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I have been learning about hypnosis, inductions etc. and I have heard how there is a spectrum of how able people are to be hypnotised. There are those who will go into trance at the drop of a hat, and others who are near-impossible to induce a trance state on.

My question is, is there a correlation between where one is on this spectrum, and the success rates of rapid compared to standard hypnosis?

Any extra info would be nice. Thanks!

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Check out research on absorption, a relevant personality trait. – Nick Stauner Jul 16 '14 at 15:51

I am studying hypnotherapy myself and from what I am led to believe, there is no "spectrum of how able people are to be hypnotised". Everyone who wants to be hypnotised can be. How quickly they are hypnotised depends on the experience of the hypnotherapist and their methods used.

Take a look at Elman and Ericksonian Inductions in Google. There are good videos on YouTube showing you the different methods. Milton H. Erickson developed a permissive style of induction which is considered slower than Dave Elman's authoritarian style. The thing you would need to consider is what style is suited to your client. You would need to develop your own induction routine based on these 2 styles and you may then have to tailor the induction to their modality (Kinaesthetic, Visual, Auditory, Olfactory, or Gustatory).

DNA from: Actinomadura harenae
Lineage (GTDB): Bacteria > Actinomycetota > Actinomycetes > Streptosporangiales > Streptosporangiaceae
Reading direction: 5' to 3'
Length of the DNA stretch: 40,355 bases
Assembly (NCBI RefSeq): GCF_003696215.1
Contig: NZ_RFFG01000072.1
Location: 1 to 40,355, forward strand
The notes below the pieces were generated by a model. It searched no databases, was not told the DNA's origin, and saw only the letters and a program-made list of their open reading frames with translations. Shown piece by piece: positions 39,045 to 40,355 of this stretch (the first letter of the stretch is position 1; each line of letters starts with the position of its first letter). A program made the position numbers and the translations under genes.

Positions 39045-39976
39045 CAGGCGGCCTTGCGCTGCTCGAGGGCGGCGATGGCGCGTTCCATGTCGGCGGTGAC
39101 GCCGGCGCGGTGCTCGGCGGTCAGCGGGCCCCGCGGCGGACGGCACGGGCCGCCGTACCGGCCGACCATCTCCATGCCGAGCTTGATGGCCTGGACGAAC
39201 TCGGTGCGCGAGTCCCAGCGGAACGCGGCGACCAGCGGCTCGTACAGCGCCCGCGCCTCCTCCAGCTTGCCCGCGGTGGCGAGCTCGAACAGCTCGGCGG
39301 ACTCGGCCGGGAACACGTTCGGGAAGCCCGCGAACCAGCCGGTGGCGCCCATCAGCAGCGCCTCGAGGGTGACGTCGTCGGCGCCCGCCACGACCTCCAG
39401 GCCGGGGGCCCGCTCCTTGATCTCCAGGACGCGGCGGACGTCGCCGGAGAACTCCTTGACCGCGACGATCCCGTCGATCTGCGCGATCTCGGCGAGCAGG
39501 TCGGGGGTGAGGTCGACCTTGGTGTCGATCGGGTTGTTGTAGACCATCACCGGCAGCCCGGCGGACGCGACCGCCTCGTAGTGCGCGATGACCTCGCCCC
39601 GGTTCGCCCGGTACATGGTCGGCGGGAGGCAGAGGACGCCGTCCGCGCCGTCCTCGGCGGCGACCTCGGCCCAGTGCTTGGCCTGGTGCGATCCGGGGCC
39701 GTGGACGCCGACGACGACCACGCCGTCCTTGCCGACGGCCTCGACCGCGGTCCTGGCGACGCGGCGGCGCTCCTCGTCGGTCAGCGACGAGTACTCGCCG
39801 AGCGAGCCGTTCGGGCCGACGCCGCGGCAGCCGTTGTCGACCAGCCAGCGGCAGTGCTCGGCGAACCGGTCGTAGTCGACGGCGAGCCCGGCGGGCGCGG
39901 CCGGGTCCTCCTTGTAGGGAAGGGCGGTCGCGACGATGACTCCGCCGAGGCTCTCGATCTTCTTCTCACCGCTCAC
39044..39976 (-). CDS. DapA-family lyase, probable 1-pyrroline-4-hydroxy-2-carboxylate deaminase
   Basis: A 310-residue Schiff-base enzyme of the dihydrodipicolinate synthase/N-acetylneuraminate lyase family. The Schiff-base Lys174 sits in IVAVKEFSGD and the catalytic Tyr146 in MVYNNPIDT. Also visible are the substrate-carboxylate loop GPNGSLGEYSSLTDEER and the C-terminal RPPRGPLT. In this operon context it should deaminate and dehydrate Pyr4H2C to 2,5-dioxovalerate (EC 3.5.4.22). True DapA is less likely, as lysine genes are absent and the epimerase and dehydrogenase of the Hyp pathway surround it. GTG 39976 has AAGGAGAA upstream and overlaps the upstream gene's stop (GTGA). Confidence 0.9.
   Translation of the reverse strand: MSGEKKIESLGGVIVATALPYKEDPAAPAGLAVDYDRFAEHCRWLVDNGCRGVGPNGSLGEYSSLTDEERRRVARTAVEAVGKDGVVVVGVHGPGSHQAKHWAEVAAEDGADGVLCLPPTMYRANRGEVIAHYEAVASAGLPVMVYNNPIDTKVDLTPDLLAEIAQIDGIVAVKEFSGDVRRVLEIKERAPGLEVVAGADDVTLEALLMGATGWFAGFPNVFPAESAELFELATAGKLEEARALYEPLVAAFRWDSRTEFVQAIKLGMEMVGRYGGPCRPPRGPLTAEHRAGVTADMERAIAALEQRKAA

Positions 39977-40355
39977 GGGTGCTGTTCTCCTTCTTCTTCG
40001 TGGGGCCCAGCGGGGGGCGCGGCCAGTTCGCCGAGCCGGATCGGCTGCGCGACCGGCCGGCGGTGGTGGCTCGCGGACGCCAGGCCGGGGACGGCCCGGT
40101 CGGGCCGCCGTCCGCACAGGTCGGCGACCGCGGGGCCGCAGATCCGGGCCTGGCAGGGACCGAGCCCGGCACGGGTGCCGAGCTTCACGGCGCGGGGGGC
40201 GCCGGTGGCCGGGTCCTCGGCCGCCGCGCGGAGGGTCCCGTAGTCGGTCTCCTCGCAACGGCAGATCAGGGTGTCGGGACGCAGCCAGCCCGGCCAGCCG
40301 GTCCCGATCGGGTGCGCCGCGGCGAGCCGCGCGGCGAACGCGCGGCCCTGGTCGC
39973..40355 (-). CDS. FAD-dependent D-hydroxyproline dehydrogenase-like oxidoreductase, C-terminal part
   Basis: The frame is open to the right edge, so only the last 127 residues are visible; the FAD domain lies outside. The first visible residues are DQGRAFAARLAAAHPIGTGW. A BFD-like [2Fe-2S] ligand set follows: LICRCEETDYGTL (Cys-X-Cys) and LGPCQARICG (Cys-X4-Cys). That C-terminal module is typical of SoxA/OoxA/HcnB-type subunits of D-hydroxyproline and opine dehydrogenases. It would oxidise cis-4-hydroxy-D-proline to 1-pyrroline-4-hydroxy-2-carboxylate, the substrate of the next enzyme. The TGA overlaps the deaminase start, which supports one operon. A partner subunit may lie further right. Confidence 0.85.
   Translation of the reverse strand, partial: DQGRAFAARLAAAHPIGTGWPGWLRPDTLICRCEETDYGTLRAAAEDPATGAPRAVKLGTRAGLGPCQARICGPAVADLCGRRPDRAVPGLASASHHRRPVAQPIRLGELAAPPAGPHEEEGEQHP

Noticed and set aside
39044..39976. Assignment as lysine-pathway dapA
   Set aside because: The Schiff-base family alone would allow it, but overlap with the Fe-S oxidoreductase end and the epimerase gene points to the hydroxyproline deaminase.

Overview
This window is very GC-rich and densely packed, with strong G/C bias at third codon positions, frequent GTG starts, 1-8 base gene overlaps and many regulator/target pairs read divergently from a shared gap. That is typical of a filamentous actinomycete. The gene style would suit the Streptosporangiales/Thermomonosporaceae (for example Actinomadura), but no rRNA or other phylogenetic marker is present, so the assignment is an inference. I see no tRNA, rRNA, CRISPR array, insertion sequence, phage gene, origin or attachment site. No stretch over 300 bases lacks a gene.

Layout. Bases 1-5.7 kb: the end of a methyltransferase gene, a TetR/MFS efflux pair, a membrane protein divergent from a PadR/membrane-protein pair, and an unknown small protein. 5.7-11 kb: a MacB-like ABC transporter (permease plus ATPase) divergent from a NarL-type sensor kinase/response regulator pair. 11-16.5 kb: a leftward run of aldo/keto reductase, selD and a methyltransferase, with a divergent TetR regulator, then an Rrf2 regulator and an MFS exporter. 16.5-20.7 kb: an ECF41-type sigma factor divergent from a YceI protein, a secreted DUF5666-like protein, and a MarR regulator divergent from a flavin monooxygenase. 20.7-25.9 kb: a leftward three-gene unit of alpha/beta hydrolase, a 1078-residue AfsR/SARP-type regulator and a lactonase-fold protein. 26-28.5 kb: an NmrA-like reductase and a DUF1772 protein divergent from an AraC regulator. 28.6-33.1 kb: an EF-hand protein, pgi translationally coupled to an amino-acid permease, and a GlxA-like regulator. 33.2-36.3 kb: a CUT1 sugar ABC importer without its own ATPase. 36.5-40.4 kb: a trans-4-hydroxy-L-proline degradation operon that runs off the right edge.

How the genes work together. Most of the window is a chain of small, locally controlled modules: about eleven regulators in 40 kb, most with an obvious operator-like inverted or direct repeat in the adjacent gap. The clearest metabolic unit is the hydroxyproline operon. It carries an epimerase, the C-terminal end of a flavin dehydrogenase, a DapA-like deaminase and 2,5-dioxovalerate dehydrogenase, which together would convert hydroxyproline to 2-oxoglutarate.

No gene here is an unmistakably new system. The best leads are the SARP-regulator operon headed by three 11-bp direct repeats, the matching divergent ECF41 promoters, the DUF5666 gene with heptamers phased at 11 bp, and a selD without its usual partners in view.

Hope this helps

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Do you know if there is any peer-reviewed research looking at this issue? – Krysta Jun 17 '15 at 12:58

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